Background. There are 8 Servos for 11 sets of points across 4 boards, 4ft x 14in and a small section of infill. They will get dismantled [and mantled] regularly, so means of operating the points from a control box had to be found, with a minimum of connectors. Richard of DCC Concepts, suggested his Alpha Encoder would provide Signals for the Servo boards and Alpha Mimic could also use the Signals to indicate the routes set on the Control Panel. So I left the show, with a couple of boxes in my bag and wondering quite what I had taken on??
I have a couple of reasons for the Servo choice, firstly I did r/c planes for a goodly number of years, so familiarity is quite high up there, secondly, I wanted to place as many as possible on the top of the boards, so they had to be small enough to go under platforms. Thirdly there are quite a few bracing walls under the boards and Servos easily be manipulated around / through them. I like the Cobalts, they are very efficient, self-contained and easy to use, so they were definitely also in the choice zone.
Testing the Assembly. Each SPDT switch connects to 3 labelled contacts to reverse the polarity of the feed [see the first picture - far lower left of the larger board - number one switch connected]. The Alpha Encoder then produces a Fwd / Rev signal for Accessory [servo] number 1. The signal is passed to the Controller Handset from the black socket, on the left hand edge of the board, along the black curly cable which is also providing the power supply for the Alpha Encoder. The Servo could then be controlled from either the SPDT switch or the controller handset, both work just as well. Those same DCC Signals are read by the Alpha Mimic Board, from 2 wires connected to the DCC Bus Wire. There is one dual colour LED for each direction which could be selected at each set of Points. It then changes the dual Red / Green LEDs to indicate which routes have been selected, matching the direction of the Points.
At the top of the same picture there is a small black PCB, with a little green light. The 2 wires at the top left of this board carry both power and the digital signals into the board, from the controller handset. It will identify which Servo is being addressed and send Fwd / Rev to the relevant one [1, 2, 3 or 4] along the 4 red wires connected along the lower right-hand edge. The 5th [orange] wire is the common return. The larger board at the right-hand side of the picture sends to the appropriate Servo being addressed, as can be seen in the second picture [only 1 & 4 are connected for initial test purposes]. This board also controls, throw angle, direction and speed that each Servo arm moves. The next 4 Servos will be connected to a second similar board system, with Servos addressed 5, 6, 7 & 8.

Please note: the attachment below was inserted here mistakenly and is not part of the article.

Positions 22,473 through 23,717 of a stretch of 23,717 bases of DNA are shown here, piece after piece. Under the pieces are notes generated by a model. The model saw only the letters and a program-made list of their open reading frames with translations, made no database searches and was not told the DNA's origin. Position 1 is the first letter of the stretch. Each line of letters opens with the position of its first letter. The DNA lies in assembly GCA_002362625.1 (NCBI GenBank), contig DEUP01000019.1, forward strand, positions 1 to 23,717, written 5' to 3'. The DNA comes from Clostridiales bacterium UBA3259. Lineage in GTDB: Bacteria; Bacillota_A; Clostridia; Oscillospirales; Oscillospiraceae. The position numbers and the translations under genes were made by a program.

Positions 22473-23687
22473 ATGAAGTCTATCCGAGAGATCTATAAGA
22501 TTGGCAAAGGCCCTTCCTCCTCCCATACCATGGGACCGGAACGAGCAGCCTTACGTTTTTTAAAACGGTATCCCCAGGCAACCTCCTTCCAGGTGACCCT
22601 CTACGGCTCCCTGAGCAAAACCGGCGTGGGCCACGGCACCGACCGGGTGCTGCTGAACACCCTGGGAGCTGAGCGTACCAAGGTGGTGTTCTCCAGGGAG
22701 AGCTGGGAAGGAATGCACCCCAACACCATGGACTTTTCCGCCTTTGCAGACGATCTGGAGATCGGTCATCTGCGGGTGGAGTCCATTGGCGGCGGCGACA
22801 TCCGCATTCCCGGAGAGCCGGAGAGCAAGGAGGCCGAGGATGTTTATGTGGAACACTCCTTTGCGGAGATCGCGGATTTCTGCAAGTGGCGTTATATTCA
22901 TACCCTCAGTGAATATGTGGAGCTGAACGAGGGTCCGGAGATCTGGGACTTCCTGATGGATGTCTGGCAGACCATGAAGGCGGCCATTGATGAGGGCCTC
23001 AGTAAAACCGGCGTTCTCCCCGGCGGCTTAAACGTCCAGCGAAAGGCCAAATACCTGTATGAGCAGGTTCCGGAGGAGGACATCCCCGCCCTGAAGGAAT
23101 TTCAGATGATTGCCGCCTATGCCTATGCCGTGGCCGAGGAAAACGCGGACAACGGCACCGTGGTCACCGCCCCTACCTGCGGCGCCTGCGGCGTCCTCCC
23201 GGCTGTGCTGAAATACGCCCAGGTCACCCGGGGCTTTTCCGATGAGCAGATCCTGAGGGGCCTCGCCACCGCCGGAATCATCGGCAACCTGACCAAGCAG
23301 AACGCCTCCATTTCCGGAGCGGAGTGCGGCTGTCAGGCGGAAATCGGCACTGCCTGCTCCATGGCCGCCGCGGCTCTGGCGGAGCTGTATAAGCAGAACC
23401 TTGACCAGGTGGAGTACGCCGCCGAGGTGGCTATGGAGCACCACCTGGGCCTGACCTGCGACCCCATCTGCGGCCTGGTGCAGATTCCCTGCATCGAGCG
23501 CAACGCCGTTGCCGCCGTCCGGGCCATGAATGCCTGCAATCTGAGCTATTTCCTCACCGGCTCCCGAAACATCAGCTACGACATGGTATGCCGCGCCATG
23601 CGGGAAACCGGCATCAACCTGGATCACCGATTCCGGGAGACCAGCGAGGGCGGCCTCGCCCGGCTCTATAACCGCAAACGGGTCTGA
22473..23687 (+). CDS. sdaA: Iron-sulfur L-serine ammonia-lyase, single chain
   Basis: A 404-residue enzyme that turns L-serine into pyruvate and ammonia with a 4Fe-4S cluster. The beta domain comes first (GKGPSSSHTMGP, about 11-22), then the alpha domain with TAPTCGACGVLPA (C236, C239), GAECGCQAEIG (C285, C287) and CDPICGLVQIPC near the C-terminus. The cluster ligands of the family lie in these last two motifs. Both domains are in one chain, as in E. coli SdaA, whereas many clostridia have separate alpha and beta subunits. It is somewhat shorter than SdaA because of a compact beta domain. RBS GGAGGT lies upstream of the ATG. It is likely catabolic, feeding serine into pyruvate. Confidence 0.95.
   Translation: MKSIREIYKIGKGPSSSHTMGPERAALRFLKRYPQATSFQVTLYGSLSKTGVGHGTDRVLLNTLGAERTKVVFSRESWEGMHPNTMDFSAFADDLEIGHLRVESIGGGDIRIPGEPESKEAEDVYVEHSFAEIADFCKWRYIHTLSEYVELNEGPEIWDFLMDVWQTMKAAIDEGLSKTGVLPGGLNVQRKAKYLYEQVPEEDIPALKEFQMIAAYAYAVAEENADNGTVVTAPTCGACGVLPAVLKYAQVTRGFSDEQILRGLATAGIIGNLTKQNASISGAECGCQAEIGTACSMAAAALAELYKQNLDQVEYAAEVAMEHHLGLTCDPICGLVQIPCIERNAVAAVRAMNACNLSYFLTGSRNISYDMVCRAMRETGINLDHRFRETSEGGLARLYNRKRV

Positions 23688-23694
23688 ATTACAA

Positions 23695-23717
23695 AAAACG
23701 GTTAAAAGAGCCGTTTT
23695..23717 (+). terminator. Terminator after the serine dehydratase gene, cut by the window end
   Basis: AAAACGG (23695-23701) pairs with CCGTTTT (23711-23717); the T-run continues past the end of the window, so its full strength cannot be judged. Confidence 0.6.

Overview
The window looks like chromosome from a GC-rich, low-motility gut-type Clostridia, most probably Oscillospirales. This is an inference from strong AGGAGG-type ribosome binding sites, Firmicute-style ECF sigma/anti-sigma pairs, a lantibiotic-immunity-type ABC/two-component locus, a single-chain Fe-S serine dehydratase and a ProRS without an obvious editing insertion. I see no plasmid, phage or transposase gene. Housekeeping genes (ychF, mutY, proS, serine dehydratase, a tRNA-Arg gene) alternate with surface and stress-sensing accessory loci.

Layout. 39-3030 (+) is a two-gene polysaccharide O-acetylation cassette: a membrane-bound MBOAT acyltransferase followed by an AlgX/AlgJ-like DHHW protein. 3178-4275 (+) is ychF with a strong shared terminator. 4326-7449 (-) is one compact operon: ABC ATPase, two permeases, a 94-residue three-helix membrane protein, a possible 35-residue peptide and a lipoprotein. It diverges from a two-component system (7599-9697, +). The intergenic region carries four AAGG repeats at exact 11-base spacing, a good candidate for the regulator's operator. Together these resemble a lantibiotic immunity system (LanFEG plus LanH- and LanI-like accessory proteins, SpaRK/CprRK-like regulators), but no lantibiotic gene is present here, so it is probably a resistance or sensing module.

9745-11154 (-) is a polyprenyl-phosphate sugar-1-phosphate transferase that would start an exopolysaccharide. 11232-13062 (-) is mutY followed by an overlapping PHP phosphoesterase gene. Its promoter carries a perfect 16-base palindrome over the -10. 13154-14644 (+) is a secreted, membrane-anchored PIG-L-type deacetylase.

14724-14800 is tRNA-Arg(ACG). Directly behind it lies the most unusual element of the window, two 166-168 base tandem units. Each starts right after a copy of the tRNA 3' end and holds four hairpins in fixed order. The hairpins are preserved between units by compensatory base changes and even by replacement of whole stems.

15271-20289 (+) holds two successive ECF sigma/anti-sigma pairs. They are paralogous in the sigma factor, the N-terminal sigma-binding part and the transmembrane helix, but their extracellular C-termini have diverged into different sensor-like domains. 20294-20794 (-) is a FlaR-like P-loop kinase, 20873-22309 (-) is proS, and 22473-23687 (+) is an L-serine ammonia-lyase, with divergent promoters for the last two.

The third picture shows the inside of the box, with wiring nearly complete, only 3 more SPDT switches to add ...
... and the last picture looks at the face of the Control & Mimic box, with completed wiring. Last job now, to tidy the wiring.
Actually the wiring is very much more simple than the impression given by the wiring in the pictures. Each Alpha board can be thought of as 12 separate circuits built onto one breadboard, together with some clever electronics, which you don't have to even look at, let alone touch! Each circuit has an SPDT switch wired to 3 push fit connectors [labelled L C R] - Right, well that's it, an Encoder taken care of, done, finished.
For the Mimic lights, each LED is already connected to a plug, which fits into a socket on the board, one for the left Points selection and the other for right [1L 1R - 2L 2R - 3L 3R - ... ] and so on. - Err, well, that's it, the Mimics taken care of, done, finished.
For the next circuit, just go to the next set of connectors and follow the above pattern. In truth the wiring is absurdly simple, if you complete one circuit at a time. It took a lot less time than making the box. The choice of Alpha RGB ribbon wire made life easier, as an aside comment, so much tidier – imagine what the inside of the Control Box would have looked like with single strand wire!!.
Come to mention it, if you chose the right size SPDT switches, you don't even have to solder the 3 wire ribbon to the switch, you could have screw connections there too. I just liked the smaller switches and solder just requires a proper routine. It isn't pretty, but it stuck, so if you don't like "ugly" look away now!
For a working test of all 8 Servos, switches and Mimic LEDs, the link might take us there, but this is a first for the video, for me.